Glenn Reynolds has a fun article in the Atlantic on space exploration, the American way: through private enterprise. It’s taken space enthusiasts some time to get over their focus on politics and their disappointment at NASA’s post-Apollo drift, but what is emerging now is exciting and creative, as private enterprise generally is:
The main source of excitement at this year’s conference was space tourism—folks in the industry prefer the term “personal spaceflight”—involving many companies, from the well-known (Richard Branson’s Virgin Galactic) to the sort-of-known (Jeff Bezos’ Blue Origin) to the comparatively obscure (XCOR Aerospace). Just this week it was announced that Google co-founder Sergey Brin plans to be a space tourist on a flight to the international space station in 2011. ***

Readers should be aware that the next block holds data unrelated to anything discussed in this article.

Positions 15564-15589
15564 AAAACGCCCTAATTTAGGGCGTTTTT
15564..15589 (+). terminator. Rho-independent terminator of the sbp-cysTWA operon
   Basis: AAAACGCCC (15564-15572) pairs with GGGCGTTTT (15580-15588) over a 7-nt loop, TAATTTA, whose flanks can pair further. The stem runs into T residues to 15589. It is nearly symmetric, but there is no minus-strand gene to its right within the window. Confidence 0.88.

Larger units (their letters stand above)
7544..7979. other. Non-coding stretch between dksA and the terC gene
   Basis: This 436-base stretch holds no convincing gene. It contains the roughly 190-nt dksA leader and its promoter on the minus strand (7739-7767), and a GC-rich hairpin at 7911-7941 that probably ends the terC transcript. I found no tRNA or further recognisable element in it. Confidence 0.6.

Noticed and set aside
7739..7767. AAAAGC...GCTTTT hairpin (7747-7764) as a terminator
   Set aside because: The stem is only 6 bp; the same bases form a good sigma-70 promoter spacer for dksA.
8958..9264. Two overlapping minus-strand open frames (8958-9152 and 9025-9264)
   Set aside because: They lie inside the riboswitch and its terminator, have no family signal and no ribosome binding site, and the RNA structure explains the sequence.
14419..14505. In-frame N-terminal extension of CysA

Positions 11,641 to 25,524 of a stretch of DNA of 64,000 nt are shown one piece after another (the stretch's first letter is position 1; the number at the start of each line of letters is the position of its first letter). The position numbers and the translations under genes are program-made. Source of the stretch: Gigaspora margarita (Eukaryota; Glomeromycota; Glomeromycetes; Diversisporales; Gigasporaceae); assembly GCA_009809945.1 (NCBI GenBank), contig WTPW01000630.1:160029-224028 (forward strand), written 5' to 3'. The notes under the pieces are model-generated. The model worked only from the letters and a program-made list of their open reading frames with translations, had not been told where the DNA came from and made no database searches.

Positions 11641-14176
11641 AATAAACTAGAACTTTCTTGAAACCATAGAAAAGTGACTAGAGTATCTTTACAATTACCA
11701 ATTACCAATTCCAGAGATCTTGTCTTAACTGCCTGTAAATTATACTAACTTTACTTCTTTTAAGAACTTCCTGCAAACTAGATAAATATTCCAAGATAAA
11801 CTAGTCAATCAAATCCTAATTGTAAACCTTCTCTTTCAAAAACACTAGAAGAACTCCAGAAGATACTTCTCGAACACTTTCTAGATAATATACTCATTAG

The Moon is the other main source of excitement. There are now 14 different teams competing for the Google Lunar X-Prize, which will pay $30 million to the first team to send a robot lander/rover to the Moon. Most of them see the prize as a way to jumpstart a longer-term lunar business, not simply as a reward for a one-off effort.
The same enterprising spirit could locate and develop American oil and gas reserves a lot easier than it can take tourists to the moon, but there is one critical difference: the federal government hasn’t made space exploration illegal.
To comment on this post go here.